New kid on the block
November 7, 2009
The U.S. Army received the first two of 5,244 Mine
Resistant Ambush Protected All Terrain Vehicles,
the Military's newest addition to the family of Mine
Resistant Ambush Protected vehicles, in Afghanistan early
October to support combat operations in Afghanistan's difficult,
The M-ATV features the same life-saving, v-shaped hull
that has proven to be successful defending against Improvised
Explosive Devices on the larger MRAPs, but in a
smaller, Humvee-sized package. They will eventually be
dispersed between Army, Marine Corps, Navy and Air Force
troops serving in Operation Enduring Freedom.
The first M-ATVs were delivered to troops in Afghanistan
just three months after the first contract was awarded to
the Oshkosh Corporation and one year since the requirement
was identified. The need to produce the M-ATV came from
a requirement for a smaller, more maneuverable MRAP to
travel off-road and navigate the mountainous terrain.
"So we have pulled out all the stops to collapse the
schedule and get these vehicles into theater," said Brig. Gen.
Michael Brogan, Commander, Marine Corps Systems Command
and Joint Program Executive Officer of the MRAP
Program. "We are doing everything that's required to ensure
that they are safe, that the risk assessments are complete, that
they're fully integrated and flown into Afghanistan."
According to Marine Corps Systems Command, the MATVs
will support small-unit combat operations in highly
restricted rural, mountainous and urban environments that
include mounted patrols, reconnaissance, security,
convoy protection, communications, command and
control, and combat service support. It is designed to
replace the up-armored Humvee in Afghanistan carrying
up to five personnel - four plus a gunner.
Only one version, comparable to the Cat 1 MRAP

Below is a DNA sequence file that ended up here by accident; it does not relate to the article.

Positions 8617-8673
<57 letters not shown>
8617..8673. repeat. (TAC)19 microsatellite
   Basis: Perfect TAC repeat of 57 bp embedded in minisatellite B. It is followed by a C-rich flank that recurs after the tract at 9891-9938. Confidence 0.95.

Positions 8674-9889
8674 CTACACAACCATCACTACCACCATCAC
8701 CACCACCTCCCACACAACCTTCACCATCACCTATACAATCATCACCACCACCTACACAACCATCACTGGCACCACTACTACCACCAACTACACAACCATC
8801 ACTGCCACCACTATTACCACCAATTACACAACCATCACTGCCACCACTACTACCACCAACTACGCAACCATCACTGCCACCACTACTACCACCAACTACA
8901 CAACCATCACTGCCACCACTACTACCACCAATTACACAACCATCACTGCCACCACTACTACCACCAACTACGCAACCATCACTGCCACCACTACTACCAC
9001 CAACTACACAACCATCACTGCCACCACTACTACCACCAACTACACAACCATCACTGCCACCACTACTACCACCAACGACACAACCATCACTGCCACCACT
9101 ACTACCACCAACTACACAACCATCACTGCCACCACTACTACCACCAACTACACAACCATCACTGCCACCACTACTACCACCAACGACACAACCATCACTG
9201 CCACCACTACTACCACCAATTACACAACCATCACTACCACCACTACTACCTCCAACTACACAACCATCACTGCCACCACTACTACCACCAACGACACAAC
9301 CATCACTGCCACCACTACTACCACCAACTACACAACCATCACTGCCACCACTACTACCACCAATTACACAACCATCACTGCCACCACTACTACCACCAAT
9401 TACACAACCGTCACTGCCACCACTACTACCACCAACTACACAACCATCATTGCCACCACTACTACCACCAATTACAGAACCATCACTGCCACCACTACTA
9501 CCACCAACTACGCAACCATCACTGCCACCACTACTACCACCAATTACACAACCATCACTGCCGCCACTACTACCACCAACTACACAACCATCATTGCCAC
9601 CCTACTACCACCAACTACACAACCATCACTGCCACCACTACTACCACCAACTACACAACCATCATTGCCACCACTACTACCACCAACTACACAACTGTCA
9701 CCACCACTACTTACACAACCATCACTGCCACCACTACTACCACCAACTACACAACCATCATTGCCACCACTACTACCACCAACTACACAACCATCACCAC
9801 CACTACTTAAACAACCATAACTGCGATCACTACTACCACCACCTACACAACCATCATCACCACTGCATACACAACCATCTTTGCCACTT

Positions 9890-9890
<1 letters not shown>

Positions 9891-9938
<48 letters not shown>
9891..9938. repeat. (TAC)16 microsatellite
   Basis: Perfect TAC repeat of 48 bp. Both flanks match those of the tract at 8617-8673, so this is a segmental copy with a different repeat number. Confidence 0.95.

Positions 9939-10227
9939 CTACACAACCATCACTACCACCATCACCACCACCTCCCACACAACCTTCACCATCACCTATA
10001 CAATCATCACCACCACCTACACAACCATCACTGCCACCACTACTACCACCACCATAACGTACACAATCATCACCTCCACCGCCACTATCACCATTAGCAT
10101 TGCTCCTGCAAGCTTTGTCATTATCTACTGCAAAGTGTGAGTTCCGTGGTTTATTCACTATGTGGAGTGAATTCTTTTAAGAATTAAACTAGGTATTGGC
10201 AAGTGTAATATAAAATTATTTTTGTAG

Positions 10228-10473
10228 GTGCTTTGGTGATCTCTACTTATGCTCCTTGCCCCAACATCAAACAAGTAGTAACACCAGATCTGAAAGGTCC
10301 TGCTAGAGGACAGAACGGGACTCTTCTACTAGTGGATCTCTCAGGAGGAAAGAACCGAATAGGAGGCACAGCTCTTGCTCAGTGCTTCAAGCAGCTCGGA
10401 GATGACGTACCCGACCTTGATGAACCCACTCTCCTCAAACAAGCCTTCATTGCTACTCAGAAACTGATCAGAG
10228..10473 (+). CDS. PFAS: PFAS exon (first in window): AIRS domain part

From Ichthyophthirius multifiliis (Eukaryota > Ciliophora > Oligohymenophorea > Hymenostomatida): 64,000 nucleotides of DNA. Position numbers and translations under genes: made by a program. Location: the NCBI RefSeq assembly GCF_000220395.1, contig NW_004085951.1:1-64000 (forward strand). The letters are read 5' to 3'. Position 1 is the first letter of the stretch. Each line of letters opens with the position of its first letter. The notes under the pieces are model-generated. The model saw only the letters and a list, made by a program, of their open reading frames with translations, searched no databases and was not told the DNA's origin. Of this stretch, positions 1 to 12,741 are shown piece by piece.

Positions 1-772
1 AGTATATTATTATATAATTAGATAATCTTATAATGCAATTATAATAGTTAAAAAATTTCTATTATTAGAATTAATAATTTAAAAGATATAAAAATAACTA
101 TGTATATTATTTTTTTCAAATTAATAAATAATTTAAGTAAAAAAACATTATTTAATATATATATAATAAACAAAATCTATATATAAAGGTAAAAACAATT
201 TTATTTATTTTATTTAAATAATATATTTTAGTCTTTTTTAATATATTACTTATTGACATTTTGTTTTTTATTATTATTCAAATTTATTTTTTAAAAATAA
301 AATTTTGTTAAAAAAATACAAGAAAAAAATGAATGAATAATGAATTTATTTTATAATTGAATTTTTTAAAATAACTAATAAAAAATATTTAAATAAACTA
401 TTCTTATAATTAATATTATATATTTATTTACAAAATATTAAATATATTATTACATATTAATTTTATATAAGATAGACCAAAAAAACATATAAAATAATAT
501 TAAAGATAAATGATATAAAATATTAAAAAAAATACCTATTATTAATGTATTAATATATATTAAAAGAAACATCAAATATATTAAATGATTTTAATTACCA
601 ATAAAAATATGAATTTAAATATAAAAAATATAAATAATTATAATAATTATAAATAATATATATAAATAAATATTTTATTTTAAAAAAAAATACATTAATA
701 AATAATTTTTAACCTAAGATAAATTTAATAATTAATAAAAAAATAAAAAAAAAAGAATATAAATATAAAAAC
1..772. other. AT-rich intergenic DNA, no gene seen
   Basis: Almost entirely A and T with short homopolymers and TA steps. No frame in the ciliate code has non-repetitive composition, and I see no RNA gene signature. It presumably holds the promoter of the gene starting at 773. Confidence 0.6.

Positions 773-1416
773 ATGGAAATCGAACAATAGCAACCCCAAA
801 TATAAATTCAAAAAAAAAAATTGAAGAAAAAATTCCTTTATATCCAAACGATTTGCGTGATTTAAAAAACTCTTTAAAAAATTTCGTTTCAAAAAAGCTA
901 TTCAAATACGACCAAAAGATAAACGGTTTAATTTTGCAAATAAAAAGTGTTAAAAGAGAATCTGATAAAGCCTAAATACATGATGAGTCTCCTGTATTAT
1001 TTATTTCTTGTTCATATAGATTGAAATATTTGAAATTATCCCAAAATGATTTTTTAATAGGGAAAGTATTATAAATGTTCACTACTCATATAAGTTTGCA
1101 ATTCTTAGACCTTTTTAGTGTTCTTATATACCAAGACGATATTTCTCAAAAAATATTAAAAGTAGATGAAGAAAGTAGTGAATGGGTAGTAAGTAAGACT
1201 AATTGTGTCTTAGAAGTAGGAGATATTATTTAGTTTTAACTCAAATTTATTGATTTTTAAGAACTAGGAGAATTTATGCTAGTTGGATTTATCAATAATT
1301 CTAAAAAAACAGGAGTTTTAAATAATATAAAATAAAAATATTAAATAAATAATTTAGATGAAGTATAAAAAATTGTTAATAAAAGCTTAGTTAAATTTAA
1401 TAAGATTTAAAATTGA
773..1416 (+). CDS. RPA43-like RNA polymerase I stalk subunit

but more maneuverable, is planned for Afghanistan.
The M-ATV is a separate category within the MRAP
family of vehicles due to their off-road capabilities
and smaller size which is necessary due to the lack
of established roads and bridges in the Afghanistan
theater of operations. It will be used to complement
other tactical vehicles, including MRAPs, already in
The M-ATVs off-road capabilities lie in its lighter
weight and independent suspension system that allows
for 16 inches of wheel travel. The TAC-4
system developed by the Oshkosh Corporation has
already seen over 400,000 miles of government durability
testing and is also being used on other MRAPs.
The Military is currently working to ensure that
M-ATVs coming off the line are finding their way to
combat troops on the ground as soon as possible. Airlift
is the fastest way to deliver MRAP and MRAPtype
vehicles to the U.S. Central Command area of
operations where they are most needed. Air Force
cargo aircraft, including the C-5 and C-17 transport
planes, and AN-124 commercial aircraft can carry
M-ATVs into Afghanistan. Besides using military
and commercial airlift, Navy and commercial sealift
will also be used to transport M-ATV vehicles.
As with earlier MRAPs, none of the new vehicles
will touch down in Kuwait on their way into theater
until a significant number is fulfilling the mission in
As necessary, the intra-theater transportation system
will engage to bring M-ATVs to the Servicemembers.